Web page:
My dad’s 61st birthday was a little over a week ago and in the event that you’re just joining the Righteous Revival community (welcome!), he wasn’t here to sing happy birthday to or to blow out any candles. My dad is in that ever so speculated upon, heavily debated place knows as the after life or Heaven or bluntly put, dead.
I can’t tell you how many times I’ve witnessed the simultaneous shock upon peoples’ faces after I’ve been interrogated about the whereabouts of my parents and my usage of the word, “dead,” escapes my mouth. I don’t use it for the shock value by any means – it’s just what resonates with me more often than “passed away” or “gone home” or any other variation that describes the end of someone’s life.
There are times when I make morbid jokes like the time I shipped my mama’s ashes via FedEx to California from New York and I called my friend, Claudia, to let her know that my mother would be arriving at her doorstep in T minus 4 hours. I sincerely hope you laughed just now or at least chuckled – Claudia thankfully did and even threw in her own addition to the morose quip. It’s how I cope with the otherwise debilitating anger and sadness that can become suffocating if I don’t incorporate at least an ounce of humor into my everyday life which is parentless and has been for the last three and a half years.
I am reminded on a daily basis that I will never celebrate another birthday with either of my parents or mail another Christmas card to either of their addresses. If I have children one day, I will not share in the foretold immense joy of parenthood with either of them– there will never be that shining moment of prideful grandparents that many have the pleasure of basking in. I am constantly reminded of this every waking and, sometimes, sleeping moment of my life and making light of this uncontrollable situation is a necessary means of my emotional survival.
Death has become a familiar part of my thirty years of existence. I often speak openly and freely about my own future departure, utilizing dark humor to decorate the otherwise uncomfortable subject.
“I want “Another one Bites the Dust” to be a part of the soundtrack at my memorial,” I laughingly joke and this is often followed up by an uneven amount of mutual chuckles, I-can’t-believe-you-just-said-that gasps, and worried expressions upon the faces of unwarned ears.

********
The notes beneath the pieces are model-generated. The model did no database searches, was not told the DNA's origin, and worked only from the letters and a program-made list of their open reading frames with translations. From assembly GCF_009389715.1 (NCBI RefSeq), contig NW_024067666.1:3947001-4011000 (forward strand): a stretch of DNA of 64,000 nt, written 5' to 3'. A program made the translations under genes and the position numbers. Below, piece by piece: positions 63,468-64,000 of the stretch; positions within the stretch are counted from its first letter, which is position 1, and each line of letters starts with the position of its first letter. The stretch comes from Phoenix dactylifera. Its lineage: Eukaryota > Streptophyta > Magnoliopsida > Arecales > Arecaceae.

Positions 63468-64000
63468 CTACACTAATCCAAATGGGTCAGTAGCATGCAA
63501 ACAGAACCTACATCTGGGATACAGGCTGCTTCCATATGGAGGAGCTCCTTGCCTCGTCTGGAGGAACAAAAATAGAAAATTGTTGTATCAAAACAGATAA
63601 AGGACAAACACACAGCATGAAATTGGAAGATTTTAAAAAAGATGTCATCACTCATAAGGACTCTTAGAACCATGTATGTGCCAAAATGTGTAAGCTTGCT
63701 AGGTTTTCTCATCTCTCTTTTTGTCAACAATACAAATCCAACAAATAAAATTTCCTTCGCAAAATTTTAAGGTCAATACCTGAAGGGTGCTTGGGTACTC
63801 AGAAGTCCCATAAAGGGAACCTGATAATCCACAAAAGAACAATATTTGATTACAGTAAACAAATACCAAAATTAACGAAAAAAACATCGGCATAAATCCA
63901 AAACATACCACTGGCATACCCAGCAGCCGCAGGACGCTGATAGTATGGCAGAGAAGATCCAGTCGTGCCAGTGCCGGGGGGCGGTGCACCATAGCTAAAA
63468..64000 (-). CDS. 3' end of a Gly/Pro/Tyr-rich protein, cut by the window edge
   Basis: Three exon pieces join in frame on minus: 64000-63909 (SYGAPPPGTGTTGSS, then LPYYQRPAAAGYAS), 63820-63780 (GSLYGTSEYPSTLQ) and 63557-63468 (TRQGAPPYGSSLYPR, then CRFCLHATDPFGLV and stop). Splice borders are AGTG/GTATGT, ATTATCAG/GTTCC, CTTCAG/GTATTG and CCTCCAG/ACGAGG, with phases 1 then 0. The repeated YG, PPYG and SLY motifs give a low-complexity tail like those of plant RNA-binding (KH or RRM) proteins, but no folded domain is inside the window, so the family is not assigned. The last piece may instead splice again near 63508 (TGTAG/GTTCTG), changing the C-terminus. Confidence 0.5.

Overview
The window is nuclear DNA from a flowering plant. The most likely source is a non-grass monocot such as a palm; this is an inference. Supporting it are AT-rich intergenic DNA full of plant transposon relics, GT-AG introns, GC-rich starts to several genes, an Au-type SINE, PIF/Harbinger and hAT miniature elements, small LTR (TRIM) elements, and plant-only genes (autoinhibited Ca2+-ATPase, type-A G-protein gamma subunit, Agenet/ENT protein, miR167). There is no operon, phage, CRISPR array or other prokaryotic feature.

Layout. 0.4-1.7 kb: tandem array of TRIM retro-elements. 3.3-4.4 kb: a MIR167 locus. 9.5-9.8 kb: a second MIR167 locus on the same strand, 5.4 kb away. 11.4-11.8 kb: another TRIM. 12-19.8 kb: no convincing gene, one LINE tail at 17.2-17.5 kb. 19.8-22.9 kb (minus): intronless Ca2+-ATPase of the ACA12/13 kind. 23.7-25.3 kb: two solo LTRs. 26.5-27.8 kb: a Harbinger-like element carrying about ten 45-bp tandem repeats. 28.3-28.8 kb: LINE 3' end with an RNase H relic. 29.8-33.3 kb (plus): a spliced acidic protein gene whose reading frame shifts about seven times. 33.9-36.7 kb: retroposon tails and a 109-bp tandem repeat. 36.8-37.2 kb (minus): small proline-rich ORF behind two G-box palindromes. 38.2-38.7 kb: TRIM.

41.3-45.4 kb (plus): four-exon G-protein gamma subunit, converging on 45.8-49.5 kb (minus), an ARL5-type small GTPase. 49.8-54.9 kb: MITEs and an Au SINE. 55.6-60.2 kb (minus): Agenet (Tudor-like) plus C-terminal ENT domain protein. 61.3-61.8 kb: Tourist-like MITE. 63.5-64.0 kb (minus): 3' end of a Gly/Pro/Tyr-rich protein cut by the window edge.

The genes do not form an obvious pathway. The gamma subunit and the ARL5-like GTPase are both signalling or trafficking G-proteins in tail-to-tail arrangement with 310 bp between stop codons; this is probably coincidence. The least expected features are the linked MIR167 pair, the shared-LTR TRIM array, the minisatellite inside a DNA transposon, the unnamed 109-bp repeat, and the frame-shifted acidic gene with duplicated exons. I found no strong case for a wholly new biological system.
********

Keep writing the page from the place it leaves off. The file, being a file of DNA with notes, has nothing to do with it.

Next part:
Being on the receiving end of these looks is often a cue of how unfair and unusual it is to find oneself cozying up to end of life ideas as if it is somehow natural, as if the fear is nonexistent and I somehow find comfort in death’s certainty.
If my dad and I could have some more time together, I would ask him what he found comfort in, if anything, during his last few days. I would ask him what he feared, not only at the end of his life but during the majority of his life. Fear, security, vulnerability, means of survival – those four things would be the basis for some epic getting-to-know-you conversations. Who knows? Maybe one day, I’ll be granted that opportunity.
Until then, I’ll be gentler with myself, knowing that fear is inevitable but it can be managed, it can be lived with. And by live, I sincerely mean living, consciously, absolutely. A lesson I am aggressively learning currently is that being vulnerable does not mean being weak. When vulnerability is active, the fears have a way of thriving but that fear can be managed. One of the quickest ways to managing that fear is allowing oneself to be vulnerable, to be human and opening yourself to acknowledging those fears – where they come from, what they mean, for when one is vulnerable, one can be deeply and wholly honest with him or herself.